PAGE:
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Anti-Semitism Speech by United Nations Secretary-General

This speech on Jewish persecution and the Holocaust connects many themes of human rights and identity. In the 1940’s, Nazi Germany subjected Jews to a widespread genocide on the basis of their ethnicity and religion. Beneath the discrimination there was a need to unjustly blame a minority group for large national problems. Even though nearly sixty years have passed since the end of World War II, the issue of racial discrimination is still an important issue today that needs to be addressed. This speech transcript is an effective tool for learning to recognize historical and modern-day phenomenon because it encourages the reader to draw parallels between examples of past and present religious persecution. In his speech, UN Secretary-General Kofi Annan ties in the topic of universal human rights, mentioning the necessity of promoting peace and social justice. Annan eloquently points out that human rights are universal and not specific to any religion or ethnicity, reasoning that anyone true to the principles of their religion would not “be neutral in the fight against intolerance.”  This speech is particularly meaningful because it stresses the universality of human rights.  In numerous instances, Annan suggests that the protection of human rights is everyone’s responsibility, and should not be confined to individual organizations or people.

Annan, Kofi. “Throughout History Anti-Semitism Unique Manifestation of Hatred, Intolerance, Persecution Says Secretary-General in Remarks to Headquarters Seminar.” United Nations. 21 June 2004. Web. 18 July 2011. <>.



Indonesia: Monitor Trials of Deadly Attack on Religious Minority

This news report from the Human Rights Watch (HRW) details a modern example of religious persecution in Indonesia against a religious minority called the Ahmadis. This issue has received a considerable amount of news coverage, as the problem has many social and political repercussions that make addressing the violation of human rights controversial among Indonesians and the international community alike. The attacks on the Ahmadis in February resulted in eight casualties. Members of Human Rights Watch, including Elaine Pearson – deputy director of HRW Asia Division, have spoken out against this display of violence, urging Indonesia’s Judiciary Commission to oversee the trials of 12 people accused of launching the attack.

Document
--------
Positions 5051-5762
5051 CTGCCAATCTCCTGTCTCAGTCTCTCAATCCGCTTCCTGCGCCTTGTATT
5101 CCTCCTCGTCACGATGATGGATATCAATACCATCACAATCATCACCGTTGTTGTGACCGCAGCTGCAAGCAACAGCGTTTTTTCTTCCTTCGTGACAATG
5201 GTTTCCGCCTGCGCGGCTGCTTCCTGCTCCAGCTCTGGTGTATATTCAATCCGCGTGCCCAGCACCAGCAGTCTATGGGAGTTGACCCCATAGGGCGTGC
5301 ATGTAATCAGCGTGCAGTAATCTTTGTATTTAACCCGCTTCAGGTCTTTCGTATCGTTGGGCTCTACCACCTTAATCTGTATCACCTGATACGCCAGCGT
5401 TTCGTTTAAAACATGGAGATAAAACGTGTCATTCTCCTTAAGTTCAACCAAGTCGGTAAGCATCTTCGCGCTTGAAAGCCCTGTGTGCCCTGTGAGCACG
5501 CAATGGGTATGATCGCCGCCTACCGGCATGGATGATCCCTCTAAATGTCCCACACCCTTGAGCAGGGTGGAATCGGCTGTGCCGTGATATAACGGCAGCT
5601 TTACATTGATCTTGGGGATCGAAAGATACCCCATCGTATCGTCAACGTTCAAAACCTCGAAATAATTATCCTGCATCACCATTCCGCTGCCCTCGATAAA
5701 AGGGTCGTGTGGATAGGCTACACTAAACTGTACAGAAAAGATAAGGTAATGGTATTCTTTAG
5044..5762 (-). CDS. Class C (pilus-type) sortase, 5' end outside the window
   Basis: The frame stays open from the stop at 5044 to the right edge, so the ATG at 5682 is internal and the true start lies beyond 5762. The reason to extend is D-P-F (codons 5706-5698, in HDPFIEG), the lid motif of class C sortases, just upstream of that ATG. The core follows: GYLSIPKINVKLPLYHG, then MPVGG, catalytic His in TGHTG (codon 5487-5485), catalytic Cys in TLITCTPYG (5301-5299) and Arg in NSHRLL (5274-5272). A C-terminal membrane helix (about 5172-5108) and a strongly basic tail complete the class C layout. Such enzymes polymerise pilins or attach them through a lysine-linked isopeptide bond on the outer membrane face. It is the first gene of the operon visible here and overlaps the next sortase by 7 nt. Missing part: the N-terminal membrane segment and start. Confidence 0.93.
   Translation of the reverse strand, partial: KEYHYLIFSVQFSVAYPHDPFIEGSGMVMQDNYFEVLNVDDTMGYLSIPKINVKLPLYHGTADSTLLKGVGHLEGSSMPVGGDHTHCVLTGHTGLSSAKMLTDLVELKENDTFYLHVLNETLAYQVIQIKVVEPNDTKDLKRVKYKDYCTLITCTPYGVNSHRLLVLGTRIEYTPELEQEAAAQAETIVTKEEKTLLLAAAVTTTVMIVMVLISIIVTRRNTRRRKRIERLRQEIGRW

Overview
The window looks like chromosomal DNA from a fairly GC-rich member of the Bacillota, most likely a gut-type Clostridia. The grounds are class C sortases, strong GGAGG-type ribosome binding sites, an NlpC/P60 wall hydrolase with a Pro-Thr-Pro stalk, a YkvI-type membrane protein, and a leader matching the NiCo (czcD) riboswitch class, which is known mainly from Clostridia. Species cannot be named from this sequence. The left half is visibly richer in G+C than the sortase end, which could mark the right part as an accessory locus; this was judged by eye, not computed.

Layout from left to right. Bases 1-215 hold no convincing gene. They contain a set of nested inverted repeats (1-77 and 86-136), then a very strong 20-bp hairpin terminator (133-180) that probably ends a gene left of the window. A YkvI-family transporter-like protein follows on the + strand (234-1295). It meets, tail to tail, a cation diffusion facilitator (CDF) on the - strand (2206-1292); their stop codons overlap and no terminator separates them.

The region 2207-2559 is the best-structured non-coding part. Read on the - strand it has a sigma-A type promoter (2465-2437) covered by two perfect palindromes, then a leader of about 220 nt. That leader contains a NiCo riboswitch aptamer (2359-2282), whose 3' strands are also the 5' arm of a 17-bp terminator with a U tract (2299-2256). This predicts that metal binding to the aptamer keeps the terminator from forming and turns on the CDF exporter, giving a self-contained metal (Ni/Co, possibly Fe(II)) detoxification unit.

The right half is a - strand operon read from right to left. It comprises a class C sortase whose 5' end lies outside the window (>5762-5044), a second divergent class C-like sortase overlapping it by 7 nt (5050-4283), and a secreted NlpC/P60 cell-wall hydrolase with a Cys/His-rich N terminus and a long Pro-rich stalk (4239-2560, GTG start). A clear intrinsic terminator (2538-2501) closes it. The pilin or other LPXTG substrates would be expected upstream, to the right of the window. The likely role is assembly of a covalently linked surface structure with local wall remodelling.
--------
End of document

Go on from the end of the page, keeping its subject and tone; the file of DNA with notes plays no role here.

“Indonesia: Monitor Trials of Deadly Attack on Religious Minority.” Human Rights Watch. 2011. Web. 11 July 2011. <>.



From ‘privileged’ youth to afternoon of carnage

This report from CNN on Norwegian terrorist Anders B. Breivik gives a detailed account of Breivik’s terrorist attacks, and offers insight into the origin of his hostility towards the Muslim community of Norway. Breivik’s attacks occurred on July 23, 2011 in Norway’s capital, Oslo. In total, seventy-six people perished from the bomb explosions and shootings planned for that day. This article provides good background information on Breivik, and has a reasonably complete summary of the attacks he carried out and the damage they caused. While the article itself is a secondhand account of what actually happened during the attack, it is useful for gathering background information on the topic. Linked to the webpage are several videos and other articles that share the stories of people who witnessed the attacks firsthand. Overall, this article is an excellent resource for investigating examples of modern hate crimes and persecution based on religion and ethnicity.

“From ‘privileged’ youth to afternoon of carnage.” CNN News. 28 July 2011. Web. 28 November 2011. <>.



After Norway massacre: Will this country ever be the same?

Thorbjorn Jagland, former prime minister of Norway and current secretary general of the Council of Europe shares his thoughts on the terrorist attacks of July 2011 in Norway, in this opinionated piece. His reflections provide intriguing insight into the general public’s perception of terrorists and religious extremists prior to the Norway attacks. He asserts that the term “Christian terrorism” is no more appropriate than “Islamic terrorism” because “there is nothing in either Christianity or Islam that can justify terrorism.” His article illuminates some of the mechanics of terrorism and separates them from religion and spirituality. Throughout the piece, Jagland reiterates his conviction that multiculturalism is inevitable and essential, and Europe must embrace it to prevent violence and abuses of human rights.

Jagland, Thorbjorn. “After Norway massacre: Will this country ever be the same?” The Christian Monitor. 3 Aug. 2011. Web. 5 Aug. 2011. <>.

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